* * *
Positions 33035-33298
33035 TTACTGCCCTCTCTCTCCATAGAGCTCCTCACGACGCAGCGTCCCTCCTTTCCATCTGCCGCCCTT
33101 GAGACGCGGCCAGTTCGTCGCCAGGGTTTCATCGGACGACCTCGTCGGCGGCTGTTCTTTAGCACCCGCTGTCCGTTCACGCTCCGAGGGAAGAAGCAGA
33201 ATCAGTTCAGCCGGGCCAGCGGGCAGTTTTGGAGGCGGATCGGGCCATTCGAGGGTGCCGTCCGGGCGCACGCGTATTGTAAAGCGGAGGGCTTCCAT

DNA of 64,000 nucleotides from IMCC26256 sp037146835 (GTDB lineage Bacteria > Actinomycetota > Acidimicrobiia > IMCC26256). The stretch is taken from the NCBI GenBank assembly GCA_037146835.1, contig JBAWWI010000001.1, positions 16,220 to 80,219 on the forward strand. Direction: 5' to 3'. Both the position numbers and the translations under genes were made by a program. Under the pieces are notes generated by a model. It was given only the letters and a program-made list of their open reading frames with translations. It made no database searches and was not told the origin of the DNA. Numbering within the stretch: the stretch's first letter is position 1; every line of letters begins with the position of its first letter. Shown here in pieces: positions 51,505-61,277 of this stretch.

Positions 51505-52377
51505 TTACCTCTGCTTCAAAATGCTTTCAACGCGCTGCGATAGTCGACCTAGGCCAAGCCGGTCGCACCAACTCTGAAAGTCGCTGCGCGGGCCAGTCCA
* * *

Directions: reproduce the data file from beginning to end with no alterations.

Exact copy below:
Positions 33035-33298
33035 TTACTGCCCTCTCTCTCCATAGAGCTCCTCACGACGCAGCGTCCCTCCTTTCCATCTGCCGCCCTT
33101 GAGACGCGGCCAGTTCGTCGCCAGGGTTTCATCGGACGACCTCGTCGGCGGCTGTTCTTTAGCACCCGCTGTCCGTTCACGCTCCGAGGGAAGAAGCAGA
33201 ATCAGTTCAGCCGGGCCAGCGGGCAGTTTTGGAGGCGGATCGGGCCATTCGAGGGTGCCGTCCGGGCGCACGCGTATTGTAAAGCGGAGGGCTTCCAT

DNA of 64,000 nucleotides from IMCC26256 sp037146835 (GTDB lineage Bacteria > Actinomycetota > Acidimicrobiia > IMCC26256). The stretch is taken from the NCBI GenBank assembly GCA_037146835.1, contig JBAWWI010000001.1, positions 16,220 to 80,219 on the forward strand. Direction: 5' to 3'. Both the position numbers and the translations under genes were made by a program. Under the pieces are notes generated by a model. It was given only the letters and a program-made list of their open reading frames with translations. It made no database searches and was not told the origin of the DNA. Numbering within the stretch: the stretch's first letter is position 1; every line of letters begins with the position of its first letter. Shown here in pieces: positions 51,505-61,277 of this stretch.

Positions 51505-52377
51505 TTACCTCTGCTTCAAAATGCTTTCAACGCGCTGCGATAGTCGACCTAGGCCAAGCCGGTCGCACCAACTCTGAAAGTCGCTGCGCGGGCCAGTCCA